Category Archives: Physics

Schrödinger’s Cat

Now let’s look at another thought experiment, that of Schrödinger’s Cat. This thought experiment is supposed to confound the micro and macro worlds of quantum physics and ordinary, human-size physics. A cruel device is built consisting of a closed box which contains a sample of radioactive material, a mechanism to release poison into the box if an atom of the radioactive material decays, a living cat, and a door that must be opened to reveal the condition of the cat to an external observer.

The story of the experiment goes that if the observer waits to open the box until there is a 50% probability that an atom decays, the state of the cat (hidden in the unopened box) to the observer will be both alive and dead. The cat’s so-called wave-function will be a superposition of the wave-function of a live cat and that of a dead cat, which will collapse into one or the other only by the opening of the door and the observation of the actual condition of the cat. This is called the Copenhagen Interpretation.

Some say that the detector of the poison release mechanism will be the true observer in this experiment, and before the external observer opens the door the cat will be definitely alive or dead because of the action of the mechanism. This might be considered the objective collapse theory. Others say that the world splits in two between a world where the cat is alive and one where the cat is dead. This is called a many-worlds interpretation.

There seems to me a similarity between Maxwell’s Demon and Schrödinger’s Cat. The fourfold elements of the experiment are shown above, but now consider these elements in a system in terms of Aristotles’s Four Causes. The material causes are the discreet constituents of the experiment, everything from box to atoms to cat to observer. The efficient cause is the decay or non-decay of a radioactive atom. The final cause is action of the observer in opening the box. The formal cause is the poor cat in its ambiguous state, simultaneously both dead or alive.

It doesn’t make too much common sense to say that the opening of the box and the observing of the cat “causes” the atom to have really decayed or not, and so concretize the past and the cat into a certain way of being, but that is mostly what the Copenhagen Interpretation is saying. Indeed, Linear Logic, which has been described many times on this blog, has been used to describe aspects of quantum physics for decades.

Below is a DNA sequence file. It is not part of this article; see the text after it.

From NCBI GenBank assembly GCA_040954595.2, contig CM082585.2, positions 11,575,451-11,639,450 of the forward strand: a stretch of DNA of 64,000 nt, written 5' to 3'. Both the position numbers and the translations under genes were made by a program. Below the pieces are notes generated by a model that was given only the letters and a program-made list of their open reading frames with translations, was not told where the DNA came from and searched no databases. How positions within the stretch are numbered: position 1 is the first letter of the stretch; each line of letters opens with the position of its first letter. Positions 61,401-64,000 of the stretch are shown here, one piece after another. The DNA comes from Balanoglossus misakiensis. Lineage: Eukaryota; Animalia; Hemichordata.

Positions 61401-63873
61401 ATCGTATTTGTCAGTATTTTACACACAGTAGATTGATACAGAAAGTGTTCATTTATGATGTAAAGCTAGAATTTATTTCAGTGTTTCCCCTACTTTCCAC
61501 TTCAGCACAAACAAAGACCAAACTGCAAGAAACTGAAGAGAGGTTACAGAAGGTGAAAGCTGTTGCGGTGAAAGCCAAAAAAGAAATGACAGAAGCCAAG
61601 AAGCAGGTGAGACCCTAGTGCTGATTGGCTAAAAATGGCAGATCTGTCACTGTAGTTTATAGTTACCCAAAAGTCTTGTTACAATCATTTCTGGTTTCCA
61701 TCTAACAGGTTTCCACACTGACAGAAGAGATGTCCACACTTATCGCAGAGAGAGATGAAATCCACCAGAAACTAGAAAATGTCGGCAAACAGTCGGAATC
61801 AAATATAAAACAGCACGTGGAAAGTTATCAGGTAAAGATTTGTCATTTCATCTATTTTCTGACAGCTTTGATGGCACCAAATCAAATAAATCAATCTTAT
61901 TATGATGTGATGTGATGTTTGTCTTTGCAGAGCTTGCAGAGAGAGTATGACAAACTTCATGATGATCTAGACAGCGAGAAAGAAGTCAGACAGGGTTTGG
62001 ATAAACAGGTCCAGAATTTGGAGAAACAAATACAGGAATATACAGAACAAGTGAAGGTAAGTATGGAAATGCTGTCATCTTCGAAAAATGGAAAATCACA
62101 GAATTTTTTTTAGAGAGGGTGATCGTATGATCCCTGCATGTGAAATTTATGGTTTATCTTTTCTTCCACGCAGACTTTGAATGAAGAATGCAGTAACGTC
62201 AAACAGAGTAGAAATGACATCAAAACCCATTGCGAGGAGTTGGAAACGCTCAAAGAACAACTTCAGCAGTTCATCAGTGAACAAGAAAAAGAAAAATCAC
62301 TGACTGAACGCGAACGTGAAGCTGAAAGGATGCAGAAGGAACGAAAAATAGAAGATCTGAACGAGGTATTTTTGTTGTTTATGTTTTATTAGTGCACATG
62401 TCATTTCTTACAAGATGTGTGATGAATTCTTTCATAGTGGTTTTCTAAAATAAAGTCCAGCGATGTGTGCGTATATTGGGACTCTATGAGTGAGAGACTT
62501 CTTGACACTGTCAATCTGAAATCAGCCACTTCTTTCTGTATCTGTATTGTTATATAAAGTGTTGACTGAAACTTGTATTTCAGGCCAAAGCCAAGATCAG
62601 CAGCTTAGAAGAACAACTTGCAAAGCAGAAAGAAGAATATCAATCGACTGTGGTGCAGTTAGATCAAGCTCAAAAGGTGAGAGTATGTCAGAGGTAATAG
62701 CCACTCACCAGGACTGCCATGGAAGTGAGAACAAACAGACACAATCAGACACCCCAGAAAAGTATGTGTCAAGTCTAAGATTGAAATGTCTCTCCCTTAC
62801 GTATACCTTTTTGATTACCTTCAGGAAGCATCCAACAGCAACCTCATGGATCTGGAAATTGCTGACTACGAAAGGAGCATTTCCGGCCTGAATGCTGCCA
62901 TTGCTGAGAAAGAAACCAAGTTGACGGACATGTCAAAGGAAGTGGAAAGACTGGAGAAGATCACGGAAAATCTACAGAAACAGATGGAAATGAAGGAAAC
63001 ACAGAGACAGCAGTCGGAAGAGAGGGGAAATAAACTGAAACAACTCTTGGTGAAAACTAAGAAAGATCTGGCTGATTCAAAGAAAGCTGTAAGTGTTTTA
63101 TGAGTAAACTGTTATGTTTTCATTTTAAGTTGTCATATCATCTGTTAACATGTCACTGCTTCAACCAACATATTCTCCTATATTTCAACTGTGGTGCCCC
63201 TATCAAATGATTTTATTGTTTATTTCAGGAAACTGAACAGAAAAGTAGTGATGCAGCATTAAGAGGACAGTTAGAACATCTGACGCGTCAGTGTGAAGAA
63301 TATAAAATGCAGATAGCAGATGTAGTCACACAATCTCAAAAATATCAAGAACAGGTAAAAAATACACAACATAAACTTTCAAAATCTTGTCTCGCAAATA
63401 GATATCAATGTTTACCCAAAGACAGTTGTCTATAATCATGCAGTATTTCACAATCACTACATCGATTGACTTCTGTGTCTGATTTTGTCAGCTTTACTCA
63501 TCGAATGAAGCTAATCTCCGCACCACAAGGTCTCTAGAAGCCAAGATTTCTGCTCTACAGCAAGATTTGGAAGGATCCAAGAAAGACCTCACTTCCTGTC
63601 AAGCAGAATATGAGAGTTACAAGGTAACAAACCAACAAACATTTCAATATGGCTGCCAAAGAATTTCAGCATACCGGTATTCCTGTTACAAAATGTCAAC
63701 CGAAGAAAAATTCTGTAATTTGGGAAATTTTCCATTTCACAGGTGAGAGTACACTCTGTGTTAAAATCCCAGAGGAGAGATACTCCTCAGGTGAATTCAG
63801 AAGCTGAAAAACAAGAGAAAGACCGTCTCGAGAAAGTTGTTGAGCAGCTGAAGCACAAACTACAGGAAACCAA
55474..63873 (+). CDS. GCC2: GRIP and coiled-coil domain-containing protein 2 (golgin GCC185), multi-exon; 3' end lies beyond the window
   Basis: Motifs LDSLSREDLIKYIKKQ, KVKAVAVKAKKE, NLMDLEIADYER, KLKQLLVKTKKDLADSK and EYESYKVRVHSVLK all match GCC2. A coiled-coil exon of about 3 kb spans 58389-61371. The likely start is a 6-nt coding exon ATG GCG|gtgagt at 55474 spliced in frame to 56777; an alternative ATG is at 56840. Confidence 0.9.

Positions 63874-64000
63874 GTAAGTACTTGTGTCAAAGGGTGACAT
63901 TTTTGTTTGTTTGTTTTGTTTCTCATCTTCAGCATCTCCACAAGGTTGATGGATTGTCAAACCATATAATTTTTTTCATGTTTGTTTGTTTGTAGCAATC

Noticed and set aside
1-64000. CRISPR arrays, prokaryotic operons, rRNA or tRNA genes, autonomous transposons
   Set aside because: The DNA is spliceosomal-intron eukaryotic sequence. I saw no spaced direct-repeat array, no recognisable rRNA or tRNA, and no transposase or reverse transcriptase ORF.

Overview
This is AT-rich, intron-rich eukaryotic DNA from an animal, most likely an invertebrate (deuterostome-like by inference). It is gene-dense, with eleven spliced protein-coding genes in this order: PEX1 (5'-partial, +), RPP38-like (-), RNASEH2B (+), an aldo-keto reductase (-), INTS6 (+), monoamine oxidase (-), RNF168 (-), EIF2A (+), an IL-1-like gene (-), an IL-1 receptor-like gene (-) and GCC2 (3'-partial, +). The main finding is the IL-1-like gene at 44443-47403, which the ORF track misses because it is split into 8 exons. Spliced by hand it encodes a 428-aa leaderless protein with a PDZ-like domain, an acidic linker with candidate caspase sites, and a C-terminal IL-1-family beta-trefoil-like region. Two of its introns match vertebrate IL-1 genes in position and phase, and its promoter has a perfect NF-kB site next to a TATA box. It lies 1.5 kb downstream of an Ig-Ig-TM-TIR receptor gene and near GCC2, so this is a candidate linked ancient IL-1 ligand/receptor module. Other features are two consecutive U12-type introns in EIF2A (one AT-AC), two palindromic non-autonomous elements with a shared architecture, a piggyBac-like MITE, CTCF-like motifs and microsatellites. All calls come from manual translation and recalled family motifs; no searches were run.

References:

http://en.wikipedia.org/wiki/Schr%C3%B6dinger%27s_Cat

http://en.wikipedia.org/wiki/Copenhagen_interpretation

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Maxwell’s Demon

I am currently reading Tor Norretranders “The User Illusion”, and he opens the book with chapters on information theory and thermodynamics. His description of the thought experiment “Maxwell’s Demon” made me realize that this system has all the ingredients of a fourfold: the two chambers, the demon, the door between the two chambers that the demon operates, and the molecules that the demon allows to or prevents from passing through the door from one chamber to another. The only way between the two chambers is through the door. The molecules are in a gaseous state, with a distribution of velocities, so some are moving faster than others.

The major physical action that the demon can perform is to open or close the door. If the demon did this randomly, it would accomplish nothing, and the system would ultimately evolve the same as one without door or demon. Instead the demon is able to open and close the door so as to allow faster molecules to collect in one chamber and slower molecules to collect in the other. The demon doesn’t touch the molecules, but he is somehow able to tell whether a molecule is fast or slow so he can decide whether to open or close the door.

The purpose of the thought experiment is to suggest that this system could violate the second law of thermodynamics by increasing order. By letting faster molecules move to one chamber, the system would then be able to do work by, for example, powering an engine. Perhaps the temperature differential is also able to power the demon itself. We would then have a perpetual motion machine, one that could give us unlimited energy, as long as there was a surplus of energy after the needs of the demon.